Do people sometimes ask you why you make your own clothes? Or why you knit your own jumpers/socks/blankets? Or why you make quilts or greetings cards or paint pictures. Does there always have to be a logical answer to questions about why we want to create certain things?
Mr. Tialys cannot see the point in buying perfectly good fabric and then cutting it up into smaller pieces and joining it up again – this is a very common ‘man’ question I believe. If I were smashing plates and making mosaics, I don’t believe he would ask the same thing. Although he might look askance come dinner time.
Another question he often asks is why I have so much fabric that I would have a job using it all up in my lifetime (no matter how long that might be) yet still, occasionally, well quite often actually, buy more. This, I don’t really have an answer to except that it makes me happy and keeps me out of the casinos, pubs, betting shops and places of ill-repute that I might otherwise frequent and spend my money in. Unlikely scenarios but you get my drift.
Sometimes I make things ‘just because’ – although I do usually have some sort of vague idea why I want to make something even if it’s to try out a new skill or method to see whether I want to continue down that road or never touch it again – needle felting anyone?
(This is not to denigrate the craft of needle felting in any way because there are some awesome needle felting artists out there – just my own lack of proficiency at it. Just saying..)
Anyway, I recently got the foundation paper piecing bug which, for anybody who doesn’t know what that is, involves laying small pieces of fabric on to the reverse side of a printed paper pattern, then flipping it over and sewing each, sometimes teeny piece, onto the piece adjoining it in the order stipulated by the pattern, until you have a completed patchwork block or image. Then you have to tear all that paper off which has hopefully been thoroughly perforated by your sewing machine needle and, voila, a finished work that should be very accurately pieced. You may well ask ‘why?’. Well, I like it because I sometimes find accuracy fairly hard to achieve using other piecing methods and this appears to be my best shot.
Here is how a piece looks from the reverse side with some of the papers removed.
So, inspired by a recent project by a blogging friend Avis of OhSewTempting, and because my Dr. Who loving daughter has just moved into her post-university flat and needs a few soft furnishings in her life, I decided to make a paper pieced Tardis and then incorporate it into a cushion.
So far so good. I had a project with a purpose and could use some stash fabric to make it.
I found some ‘constellation’ fabric that had come in a ‘stash building’ bundle of ‘blues’ I’d ordered online and didn’t even realise I had. (Slight pause while we all stop laughing at the very idea I need any ‘stash building’ ). This would made a perfect background for the Doctor’s tardis hurtling through space and time.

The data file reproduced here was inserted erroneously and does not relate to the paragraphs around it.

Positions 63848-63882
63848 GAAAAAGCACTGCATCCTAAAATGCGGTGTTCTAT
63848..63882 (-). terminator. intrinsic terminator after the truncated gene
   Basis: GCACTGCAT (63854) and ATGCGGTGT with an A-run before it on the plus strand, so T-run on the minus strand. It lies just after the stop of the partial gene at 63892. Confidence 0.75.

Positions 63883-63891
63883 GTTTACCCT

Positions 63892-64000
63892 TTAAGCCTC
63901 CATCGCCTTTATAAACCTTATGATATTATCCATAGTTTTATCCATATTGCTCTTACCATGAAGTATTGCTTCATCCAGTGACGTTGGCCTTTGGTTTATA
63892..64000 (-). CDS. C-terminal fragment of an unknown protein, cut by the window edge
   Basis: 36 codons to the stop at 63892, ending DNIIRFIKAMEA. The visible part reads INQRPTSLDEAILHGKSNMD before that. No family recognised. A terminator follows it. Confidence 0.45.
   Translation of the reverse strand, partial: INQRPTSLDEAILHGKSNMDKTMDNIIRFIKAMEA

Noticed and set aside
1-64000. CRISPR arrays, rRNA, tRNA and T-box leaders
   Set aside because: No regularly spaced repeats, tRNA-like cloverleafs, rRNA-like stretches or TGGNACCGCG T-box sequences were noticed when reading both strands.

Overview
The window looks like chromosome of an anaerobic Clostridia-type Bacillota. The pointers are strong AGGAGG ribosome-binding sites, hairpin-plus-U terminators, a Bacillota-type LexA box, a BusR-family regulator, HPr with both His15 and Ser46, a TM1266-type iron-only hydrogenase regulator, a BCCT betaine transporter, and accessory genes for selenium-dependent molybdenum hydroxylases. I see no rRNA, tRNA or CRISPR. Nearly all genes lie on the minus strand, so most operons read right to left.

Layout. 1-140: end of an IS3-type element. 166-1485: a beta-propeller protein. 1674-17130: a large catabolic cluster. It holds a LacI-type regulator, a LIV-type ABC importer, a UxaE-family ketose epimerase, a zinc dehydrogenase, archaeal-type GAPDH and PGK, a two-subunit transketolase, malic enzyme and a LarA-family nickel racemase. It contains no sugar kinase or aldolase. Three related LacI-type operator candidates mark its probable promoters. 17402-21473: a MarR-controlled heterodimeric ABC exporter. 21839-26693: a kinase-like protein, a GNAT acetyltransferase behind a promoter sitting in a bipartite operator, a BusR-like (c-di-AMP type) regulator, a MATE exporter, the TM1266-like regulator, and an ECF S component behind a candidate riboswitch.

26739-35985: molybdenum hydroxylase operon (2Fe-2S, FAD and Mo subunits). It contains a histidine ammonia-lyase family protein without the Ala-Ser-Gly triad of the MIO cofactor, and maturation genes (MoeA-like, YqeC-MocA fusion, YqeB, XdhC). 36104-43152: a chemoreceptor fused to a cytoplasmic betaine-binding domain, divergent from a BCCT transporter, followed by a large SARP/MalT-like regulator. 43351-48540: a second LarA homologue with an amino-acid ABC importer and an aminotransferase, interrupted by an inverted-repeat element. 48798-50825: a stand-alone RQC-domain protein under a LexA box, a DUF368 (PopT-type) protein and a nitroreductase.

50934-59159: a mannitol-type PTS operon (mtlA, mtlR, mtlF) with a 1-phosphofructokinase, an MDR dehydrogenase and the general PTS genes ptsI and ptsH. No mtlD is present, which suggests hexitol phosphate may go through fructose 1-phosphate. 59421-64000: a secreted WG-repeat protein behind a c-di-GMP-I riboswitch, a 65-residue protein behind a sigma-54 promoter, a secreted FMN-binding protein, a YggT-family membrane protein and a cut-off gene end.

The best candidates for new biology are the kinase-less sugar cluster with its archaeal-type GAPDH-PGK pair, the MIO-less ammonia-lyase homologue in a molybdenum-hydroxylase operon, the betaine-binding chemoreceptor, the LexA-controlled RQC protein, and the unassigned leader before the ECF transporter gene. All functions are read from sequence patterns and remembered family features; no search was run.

Then, I remembered I had some ‘Police Box’ ribbon I’d bought for making quirky dog collars.
It was meant to be. My life was complete.
The first mistake I made was not checking my printer settings so the pattern printed out to finish at 9.5 inches instead of 10 inches which I didn’t realise until I’d already started piecing and, as it didn’t really need to be a specific size as it’s not going into a quilt, I let it be. This, despite the fact that, two posts ago, I wrote about this self-same thing.
The second mistake I made was believing the designer had made an error and put the outside written notice on the wrong side of the tardis – something my daughter would have immediately picked up on. So, I reversed the pieces, forgetting that because you sew the fabric on the reverse, the reverse eventually becomes the front. I expect your brain hurts now. I know mine did. Anyway, trying to be clever made joining those window and door pieces more difficult than they needed to be but I got there in the end.
It was all coming together so well. All the individual sections looked good.
Then I started to join them together.
This was the first result. I had noticed the slight overhang on the right side of the tardis wasn’t overhanging slightly or in any way at all on my version but thought it wouldn’t matter too much as the rest wasn’t bad. Then, what wasn’t that obvious in ‘real life’ became glaringly obvious in the photo – the right hand side of the tardis was in its own time warp and waving about all over the place and there was bagging in the background fabric.
It was around about that time I found myself asking the question ‘why?’ and also cursing quite a lot in a very unladylike manner.
I had to unpick many many teeny stitches and, after a couple of attempts at re-doing it through the papers, eventually took the seams apart up the sides, separated the mid section, redid the ‘police box’ line, took the papers off and then joined it all up again with 1/4 inch seams of my own devising.
Well, I am older and wiser yet again and have now tackled teeny pieces in a pattern and have ended up with a vaguely acceptable tardis.
I’m going to put a border round it to make a bigger cushion and do an envelope back edged with more ‘Public Telephone’ ribbon. Any ideas for the border colour? I’m thinking of the navy I used on the box itself or maybe some navy with little white stars but other suggestions welcome.
O.K., there are still a few areas I could improve on and, if I made it again, I would stitch those little window frames as Avis did as it looks a lot neater (as does her whole project but I have aspirations), and the good thing is that the pattern – printed free from Craftsy here – says ‘intermediate level’ so perhaps I can now feel I’ve graduated from ‘beginner’.